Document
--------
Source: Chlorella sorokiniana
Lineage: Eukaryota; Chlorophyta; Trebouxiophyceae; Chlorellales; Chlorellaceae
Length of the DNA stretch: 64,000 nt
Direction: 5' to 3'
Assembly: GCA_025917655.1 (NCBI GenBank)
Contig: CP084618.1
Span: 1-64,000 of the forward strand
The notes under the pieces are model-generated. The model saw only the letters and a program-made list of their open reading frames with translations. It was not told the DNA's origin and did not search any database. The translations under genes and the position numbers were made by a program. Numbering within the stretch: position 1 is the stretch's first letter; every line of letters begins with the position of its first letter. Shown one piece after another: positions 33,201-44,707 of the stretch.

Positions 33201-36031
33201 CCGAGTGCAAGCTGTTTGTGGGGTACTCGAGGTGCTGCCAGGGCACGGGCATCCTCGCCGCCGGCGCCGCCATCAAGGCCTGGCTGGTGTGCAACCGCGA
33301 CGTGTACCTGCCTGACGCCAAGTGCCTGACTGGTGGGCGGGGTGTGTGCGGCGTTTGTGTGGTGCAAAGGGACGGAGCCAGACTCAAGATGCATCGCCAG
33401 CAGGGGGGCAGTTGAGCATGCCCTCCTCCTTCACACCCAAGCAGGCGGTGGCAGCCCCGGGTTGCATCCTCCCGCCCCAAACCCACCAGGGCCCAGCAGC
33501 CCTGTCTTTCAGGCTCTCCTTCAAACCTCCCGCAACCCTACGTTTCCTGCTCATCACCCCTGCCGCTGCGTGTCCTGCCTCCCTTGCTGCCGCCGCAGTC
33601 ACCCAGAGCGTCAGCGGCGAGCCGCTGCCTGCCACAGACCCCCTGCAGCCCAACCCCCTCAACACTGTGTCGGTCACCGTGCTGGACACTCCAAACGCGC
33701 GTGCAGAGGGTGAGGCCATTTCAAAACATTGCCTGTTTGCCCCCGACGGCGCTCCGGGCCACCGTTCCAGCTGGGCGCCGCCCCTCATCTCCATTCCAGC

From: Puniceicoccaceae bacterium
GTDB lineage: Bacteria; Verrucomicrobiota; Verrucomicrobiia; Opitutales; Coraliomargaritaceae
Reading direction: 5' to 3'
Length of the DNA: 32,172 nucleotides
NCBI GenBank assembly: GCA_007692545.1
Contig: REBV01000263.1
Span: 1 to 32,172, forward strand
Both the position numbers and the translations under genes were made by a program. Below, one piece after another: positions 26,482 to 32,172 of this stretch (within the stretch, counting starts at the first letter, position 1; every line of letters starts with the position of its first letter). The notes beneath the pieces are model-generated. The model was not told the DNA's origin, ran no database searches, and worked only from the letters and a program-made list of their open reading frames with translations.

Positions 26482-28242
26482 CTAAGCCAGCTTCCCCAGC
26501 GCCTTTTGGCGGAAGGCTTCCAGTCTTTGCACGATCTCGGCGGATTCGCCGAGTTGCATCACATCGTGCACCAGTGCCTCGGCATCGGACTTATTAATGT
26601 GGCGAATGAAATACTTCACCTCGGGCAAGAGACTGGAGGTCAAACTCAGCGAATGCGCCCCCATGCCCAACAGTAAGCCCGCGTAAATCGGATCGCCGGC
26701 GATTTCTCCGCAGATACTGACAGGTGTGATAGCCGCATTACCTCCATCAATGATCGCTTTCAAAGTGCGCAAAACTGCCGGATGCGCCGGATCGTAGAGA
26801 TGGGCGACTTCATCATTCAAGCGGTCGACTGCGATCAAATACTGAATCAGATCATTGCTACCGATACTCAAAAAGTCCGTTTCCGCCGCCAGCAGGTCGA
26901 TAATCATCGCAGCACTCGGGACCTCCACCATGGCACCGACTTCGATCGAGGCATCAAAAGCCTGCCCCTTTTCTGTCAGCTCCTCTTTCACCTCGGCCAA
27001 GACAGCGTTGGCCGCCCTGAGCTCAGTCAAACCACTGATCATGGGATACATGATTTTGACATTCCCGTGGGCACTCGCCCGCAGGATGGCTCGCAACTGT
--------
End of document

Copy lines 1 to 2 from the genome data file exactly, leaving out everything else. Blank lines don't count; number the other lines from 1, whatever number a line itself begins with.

Source: Chlorella sorokiniana
Lineage: Eukaryota; Chlorophyta; Trebouxiophyceae; Chlorellales; Chlorellaceae